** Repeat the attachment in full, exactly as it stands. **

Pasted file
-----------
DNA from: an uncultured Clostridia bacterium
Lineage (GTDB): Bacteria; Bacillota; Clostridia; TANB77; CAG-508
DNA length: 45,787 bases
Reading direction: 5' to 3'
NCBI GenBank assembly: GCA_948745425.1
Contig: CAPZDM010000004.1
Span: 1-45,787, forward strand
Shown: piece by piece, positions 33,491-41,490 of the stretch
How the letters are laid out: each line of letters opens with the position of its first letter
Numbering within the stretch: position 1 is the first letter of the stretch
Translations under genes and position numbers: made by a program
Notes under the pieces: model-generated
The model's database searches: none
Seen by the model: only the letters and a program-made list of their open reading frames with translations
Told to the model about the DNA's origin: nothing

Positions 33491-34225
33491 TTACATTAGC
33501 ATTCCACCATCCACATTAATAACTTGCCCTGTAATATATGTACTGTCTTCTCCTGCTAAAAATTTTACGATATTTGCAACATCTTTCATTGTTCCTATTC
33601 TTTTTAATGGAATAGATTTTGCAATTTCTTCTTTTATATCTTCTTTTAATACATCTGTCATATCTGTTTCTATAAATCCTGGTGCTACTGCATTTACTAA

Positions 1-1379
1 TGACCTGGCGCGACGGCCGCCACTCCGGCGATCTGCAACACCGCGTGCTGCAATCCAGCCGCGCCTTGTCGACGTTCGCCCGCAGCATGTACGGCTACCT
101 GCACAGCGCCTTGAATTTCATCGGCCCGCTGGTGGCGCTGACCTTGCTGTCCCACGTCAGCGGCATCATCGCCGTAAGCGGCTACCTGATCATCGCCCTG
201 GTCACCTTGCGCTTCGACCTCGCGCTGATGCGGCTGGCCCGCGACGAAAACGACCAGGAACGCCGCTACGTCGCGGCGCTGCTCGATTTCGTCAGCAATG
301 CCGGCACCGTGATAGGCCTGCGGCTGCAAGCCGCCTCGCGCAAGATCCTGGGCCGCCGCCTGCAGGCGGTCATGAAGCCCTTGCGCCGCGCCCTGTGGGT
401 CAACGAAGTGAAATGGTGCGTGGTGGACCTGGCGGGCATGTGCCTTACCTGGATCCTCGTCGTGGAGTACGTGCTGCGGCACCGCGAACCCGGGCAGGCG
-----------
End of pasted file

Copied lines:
DNA from: an uncultured Clostridia bacterium
Lineage (GTDB): Bacteria; Bacillota; Clostridia; TANB77; CAG-508
DNA length: 45,787 bases
Reading direction: 5' to 3'
NCBI GenBank assembly: GCA_948745425.1
Contig: CAPZDM010000004.1
Span: 1-45,787, forward strand
Shown: piece by piece, positions 33,491-41,490 of the stretch
How the letters are laid out: each line of letters opens with the position of its first letter
Numbering within the stretch: position 1 is the first letter of the stretch
Translations under genes and position numbers: made by a program
Notes under the pieces: model-generated
The model's database searches: none
Seen by the model: only the letters and a program-made list of their open reading frames with translations
Told to the model about the DNA's origin: nothing

Positions 33491-34225
33491 TTACATTAGC
33501 ATTCCACCATCCACATTAATAACTTGCCCTGTAATATATGTACTGTCTTCTCCTGCTAAAAATTTTACGATATTTGCAACATCTTTCATTGTTCCTATTC
33601 TTTTTAATGGAATAGATTTTGCAATTTCTTCTTTTATATCTTCTTTTAATACATCTGTCATATCTGTTTCTATAAATCCTGGTGCTACTGCATTTACTAA

Positions 1-1379
1 TGACCTGGCGCGACGGCCGCCACTCCGGCGATCTGCAACACCGCGTGCTGCAATCCAGCCGCGCCTTGTCGACGTTCGCCCGCAGCATGTACGGCTACCT
101 GCACAGCGCCTTGAATTTCATCGGCCCGCTGGTGGCGCTGACCTTGCTGTCCCACGTCAGCGGCATCATCGCCGTAAGCGGCTACCTGATCATCGCCCTG
201 GTCACCTTGCGCTTCGACCTCGCGCTGATGCGGCTGGCCCGCGACGAAAACGACCAGGAACGCCGCTACGTCGCGGCGCTGCTCGATTTCGTCAGCAATG
301 CCGGCACCGTGATAGGCCTGCGGCTGCAAGCCGCCTCGCGCAAGATCCTGGGCCGCCGCCTGCAGGCGGTCATGAAGCCCTTGCGCCGCGCCCTGTGGGT
401 CAACGAAGTGAAATGGTGCGTGGTGGACCTGGCGGGCATGTGCCTTACCTGGATCCTCGTCGTGGAGTACGTGCTGCGGCACCGCGAACCCGGGCAGGCG